Back in 1987, the same here when movies such as Wall Street, Good Morning, Vietnam, Dirty Dancing, Full Metal Jacket, and the Princess Bride theatrically debuted, an 80s comedy film titled Overboard was released. Directed by Garry Marshall, the movie, which starred actor Kurt Russell and actress Goldie Hawn, follows the story of a working-class man (Russell) who convinces a spoiled and selfish heiress (Hawn) with amnesia that they are a married couple. The premise of the film was simple and amusing, ensuring a lot of comedic angst that follow throughout the film (i.e. reversals as Hawn’s character adjust to her new lifestyle and current situation). Overboard, which made several million dollars over its production budget (i.e.  26.7 million at the box office against its 22 million budget) didn’t really win critics over, but does have small cult following through the years, with many praising the real-life relationship between Russell and Hawn reflecting strong on their respective characters in the movie. Eventually, Overboard found its way onto television being a sort of “comfort food” for several channels and its viewers throughout the syndicate programming years. Now, with Hollywood’s recent trend of remaking and revamping older films for a new generation of moviegoers, MGM Pictures (along with Pantelion Films and Lionsgate) and director Rob Greenberg present the 2018 remake film to the 1987 film, titled once again as Overboard. Does this updated version of the 80s film find a new stride within its narrative or is it just simply too bland and redundant for modern audiences to even care about? Read more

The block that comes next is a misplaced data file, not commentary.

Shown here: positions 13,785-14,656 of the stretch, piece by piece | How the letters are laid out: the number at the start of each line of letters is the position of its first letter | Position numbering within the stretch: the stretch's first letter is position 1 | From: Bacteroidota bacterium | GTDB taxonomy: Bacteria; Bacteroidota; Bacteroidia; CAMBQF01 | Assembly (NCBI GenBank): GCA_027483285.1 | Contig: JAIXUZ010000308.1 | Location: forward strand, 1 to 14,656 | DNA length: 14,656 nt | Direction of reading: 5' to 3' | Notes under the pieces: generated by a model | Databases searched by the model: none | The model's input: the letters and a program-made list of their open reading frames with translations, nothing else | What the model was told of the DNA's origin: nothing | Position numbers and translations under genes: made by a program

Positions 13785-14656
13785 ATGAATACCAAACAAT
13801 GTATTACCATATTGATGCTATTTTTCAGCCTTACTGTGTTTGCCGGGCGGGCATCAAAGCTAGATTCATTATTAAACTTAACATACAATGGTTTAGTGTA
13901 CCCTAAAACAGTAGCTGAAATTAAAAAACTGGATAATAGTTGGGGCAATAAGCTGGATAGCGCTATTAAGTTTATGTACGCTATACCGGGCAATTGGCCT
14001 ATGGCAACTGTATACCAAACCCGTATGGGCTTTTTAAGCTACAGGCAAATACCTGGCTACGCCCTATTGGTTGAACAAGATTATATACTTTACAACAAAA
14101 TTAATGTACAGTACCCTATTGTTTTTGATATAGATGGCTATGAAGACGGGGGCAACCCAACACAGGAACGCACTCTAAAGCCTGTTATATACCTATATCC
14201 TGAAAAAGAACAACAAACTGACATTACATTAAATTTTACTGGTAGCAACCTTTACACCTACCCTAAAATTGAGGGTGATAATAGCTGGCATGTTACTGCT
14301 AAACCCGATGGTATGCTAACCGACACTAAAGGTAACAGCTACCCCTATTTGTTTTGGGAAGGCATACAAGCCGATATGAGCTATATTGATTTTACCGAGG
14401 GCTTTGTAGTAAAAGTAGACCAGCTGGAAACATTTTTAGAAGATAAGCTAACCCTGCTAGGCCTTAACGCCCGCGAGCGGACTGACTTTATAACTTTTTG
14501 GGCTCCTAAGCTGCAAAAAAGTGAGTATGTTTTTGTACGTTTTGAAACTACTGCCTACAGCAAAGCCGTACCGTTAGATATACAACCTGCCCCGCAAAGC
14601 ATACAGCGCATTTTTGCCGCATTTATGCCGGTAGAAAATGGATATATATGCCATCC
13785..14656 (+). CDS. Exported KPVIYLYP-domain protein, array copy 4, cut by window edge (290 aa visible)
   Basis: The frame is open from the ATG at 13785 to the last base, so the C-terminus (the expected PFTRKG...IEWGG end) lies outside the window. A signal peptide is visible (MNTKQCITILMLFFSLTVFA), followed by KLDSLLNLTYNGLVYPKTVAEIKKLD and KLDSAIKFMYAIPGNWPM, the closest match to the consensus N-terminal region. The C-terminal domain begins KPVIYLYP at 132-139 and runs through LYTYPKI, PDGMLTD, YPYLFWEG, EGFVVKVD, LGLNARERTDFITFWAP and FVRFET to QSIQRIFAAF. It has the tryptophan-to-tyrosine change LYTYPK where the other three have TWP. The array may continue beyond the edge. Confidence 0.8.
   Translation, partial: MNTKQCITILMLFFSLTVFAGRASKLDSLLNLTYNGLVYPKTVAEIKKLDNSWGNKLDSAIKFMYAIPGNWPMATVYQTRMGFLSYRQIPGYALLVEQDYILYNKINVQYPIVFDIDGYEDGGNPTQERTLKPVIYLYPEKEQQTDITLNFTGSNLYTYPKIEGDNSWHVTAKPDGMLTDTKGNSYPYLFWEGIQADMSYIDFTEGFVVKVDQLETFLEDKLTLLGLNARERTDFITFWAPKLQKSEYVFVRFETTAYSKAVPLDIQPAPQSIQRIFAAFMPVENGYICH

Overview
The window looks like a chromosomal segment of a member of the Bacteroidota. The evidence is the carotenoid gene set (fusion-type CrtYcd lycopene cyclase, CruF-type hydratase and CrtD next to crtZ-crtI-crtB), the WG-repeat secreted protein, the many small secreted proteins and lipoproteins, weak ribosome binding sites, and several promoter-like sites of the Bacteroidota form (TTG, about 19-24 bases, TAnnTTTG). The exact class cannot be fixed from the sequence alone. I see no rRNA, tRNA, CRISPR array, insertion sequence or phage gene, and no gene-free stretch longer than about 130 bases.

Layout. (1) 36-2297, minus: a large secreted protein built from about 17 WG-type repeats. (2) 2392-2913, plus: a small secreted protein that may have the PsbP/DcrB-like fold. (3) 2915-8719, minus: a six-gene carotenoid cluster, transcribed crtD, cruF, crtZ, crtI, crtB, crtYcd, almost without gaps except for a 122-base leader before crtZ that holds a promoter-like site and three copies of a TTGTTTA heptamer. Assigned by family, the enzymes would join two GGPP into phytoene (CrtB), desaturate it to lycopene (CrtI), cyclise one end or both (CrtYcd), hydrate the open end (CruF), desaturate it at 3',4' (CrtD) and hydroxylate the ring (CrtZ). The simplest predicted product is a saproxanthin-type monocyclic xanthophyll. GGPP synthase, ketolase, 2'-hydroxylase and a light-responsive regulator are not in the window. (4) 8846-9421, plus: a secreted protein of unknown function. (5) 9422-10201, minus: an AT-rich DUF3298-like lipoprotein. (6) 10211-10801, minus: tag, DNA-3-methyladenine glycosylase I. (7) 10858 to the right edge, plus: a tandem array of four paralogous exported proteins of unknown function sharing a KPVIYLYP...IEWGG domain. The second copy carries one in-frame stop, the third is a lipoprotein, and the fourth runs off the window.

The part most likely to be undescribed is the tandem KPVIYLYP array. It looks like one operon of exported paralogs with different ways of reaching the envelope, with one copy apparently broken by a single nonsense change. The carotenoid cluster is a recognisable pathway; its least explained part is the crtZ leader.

Avengers: Infinity War (2018) Review